Parthians: Curtius Rufus on their Scythian origins (first century CE)

Citation with stable link: Philip A. Harland, 'Parthians: Curtius Rufus on their Scythian origins (first century CE),' Ethnic Relations and Migration in the Ancient World, last modified April 4, 2024,

Ancient author: Quintus Curtius Rufus (first century CE), History of Alexander 6.2.12 (link).

Comments: In his sketch of Alexander’s conquests, Curtius Rufus provides a brief excursus on the Parthians, generally unknown at Alexander’s time, Rufus claims. Rufus situates them in the context of Scythians and briefly distinguishes between European and Asian Scythians (with the Tanais or Don river being the dividing line for him). In Rufus time, of course, the Parthian empire was a major challenge to the Roman empire.


From there [Arbela] they came to the land of Parthiane, then home to an unknown descent group (gens), but now the leaders of all those who live beyond the Euphrates and Tigris rivers and extending as far as the Red Sea [i.e. Persian Gulf / Indian Ocean]. The Scythians had taken possession of the level and fertile part of the region, and are still dangerous neighbours. They have homes both in Europe and in Asia. Those Scythians who dwell above the Bosporos [i.e. Black Sea] are assigned to Asia, but those who are in Europe extend from the left side [i.e. west] of Thrace to the Borysthenes river [i.e. near Olbia] and from there in a direct course to the Tanais. The Tanais flows between Europe and Asia. There is no doubt that the Scythians, from whom the Parthians are descended, made their way, not from the Bosporos, but from the region of Europe.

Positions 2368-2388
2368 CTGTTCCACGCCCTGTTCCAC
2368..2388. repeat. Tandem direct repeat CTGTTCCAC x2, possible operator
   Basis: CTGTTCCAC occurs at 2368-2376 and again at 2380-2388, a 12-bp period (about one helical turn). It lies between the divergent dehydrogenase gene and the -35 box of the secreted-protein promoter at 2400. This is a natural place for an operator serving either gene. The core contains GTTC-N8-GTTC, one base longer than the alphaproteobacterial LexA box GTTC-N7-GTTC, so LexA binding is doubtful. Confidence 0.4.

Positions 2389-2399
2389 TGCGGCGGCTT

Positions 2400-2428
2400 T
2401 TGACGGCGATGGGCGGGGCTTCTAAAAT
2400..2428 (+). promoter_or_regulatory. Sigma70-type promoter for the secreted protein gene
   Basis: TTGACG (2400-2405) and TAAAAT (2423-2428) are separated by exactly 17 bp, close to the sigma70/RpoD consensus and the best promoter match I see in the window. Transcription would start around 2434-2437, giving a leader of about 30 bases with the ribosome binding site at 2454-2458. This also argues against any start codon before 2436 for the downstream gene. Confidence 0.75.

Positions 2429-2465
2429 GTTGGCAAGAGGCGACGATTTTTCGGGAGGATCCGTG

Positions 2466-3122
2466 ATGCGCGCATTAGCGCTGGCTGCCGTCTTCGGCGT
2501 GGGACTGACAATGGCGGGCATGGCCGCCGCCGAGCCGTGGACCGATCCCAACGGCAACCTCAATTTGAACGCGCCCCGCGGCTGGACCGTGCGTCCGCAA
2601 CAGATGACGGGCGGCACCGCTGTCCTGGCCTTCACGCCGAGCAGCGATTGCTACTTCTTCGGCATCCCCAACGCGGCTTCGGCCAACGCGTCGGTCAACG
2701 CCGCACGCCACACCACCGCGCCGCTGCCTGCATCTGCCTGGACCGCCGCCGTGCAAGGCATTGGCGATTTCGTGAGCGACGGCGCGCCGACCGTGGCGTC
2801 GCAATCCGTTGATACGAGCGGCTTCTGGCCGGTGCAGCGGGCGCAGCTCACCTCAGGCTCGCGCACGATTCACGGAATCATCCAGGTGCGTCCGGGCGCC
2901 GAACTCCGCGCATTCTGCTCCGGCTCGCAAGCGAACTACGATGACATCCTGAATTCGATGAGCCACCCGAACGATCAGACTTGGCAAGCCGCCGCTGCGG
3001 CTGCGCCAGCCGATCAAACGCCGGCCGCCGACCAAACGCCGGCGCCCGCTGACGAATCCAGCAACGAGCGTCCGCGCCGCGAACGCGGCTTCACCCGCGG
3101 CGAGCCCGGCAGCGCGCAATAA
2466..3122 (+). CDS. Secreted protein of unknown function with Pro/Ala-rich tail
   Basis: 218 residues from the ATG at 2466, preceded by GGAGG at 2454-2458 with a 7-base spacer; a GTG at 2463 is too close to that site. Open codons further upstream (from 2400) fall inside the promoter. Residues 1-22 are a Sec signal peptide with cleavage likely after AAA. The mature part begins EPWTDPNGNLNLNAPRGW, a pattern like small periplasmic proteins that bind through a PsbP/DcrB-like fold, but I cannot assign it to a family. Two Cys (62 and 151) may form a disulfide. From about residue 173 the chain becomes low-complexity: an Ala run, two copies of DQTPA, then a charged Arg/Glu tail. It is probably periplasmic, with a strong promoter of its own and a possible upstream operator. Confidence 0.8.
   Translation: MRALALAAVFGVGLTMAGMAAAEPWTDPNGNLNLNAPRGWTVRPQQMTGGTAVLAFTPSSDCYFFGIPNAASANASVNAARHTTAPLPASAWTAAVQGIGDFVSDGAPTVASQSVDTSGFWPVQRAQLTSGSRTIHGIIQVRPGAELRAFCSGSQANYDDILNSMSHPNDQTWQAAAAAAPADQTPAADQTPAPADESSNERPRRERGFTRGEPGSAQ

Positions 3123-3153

Source of the translation:  John C. Rolfe, Quintus Curtius [Rufus]: History of Alexander, 2 volumes, LCL (Cambridge, MA: Harvard University Press, 1946), public domain (Rolfe passed away in 1943), adapted by Harland.

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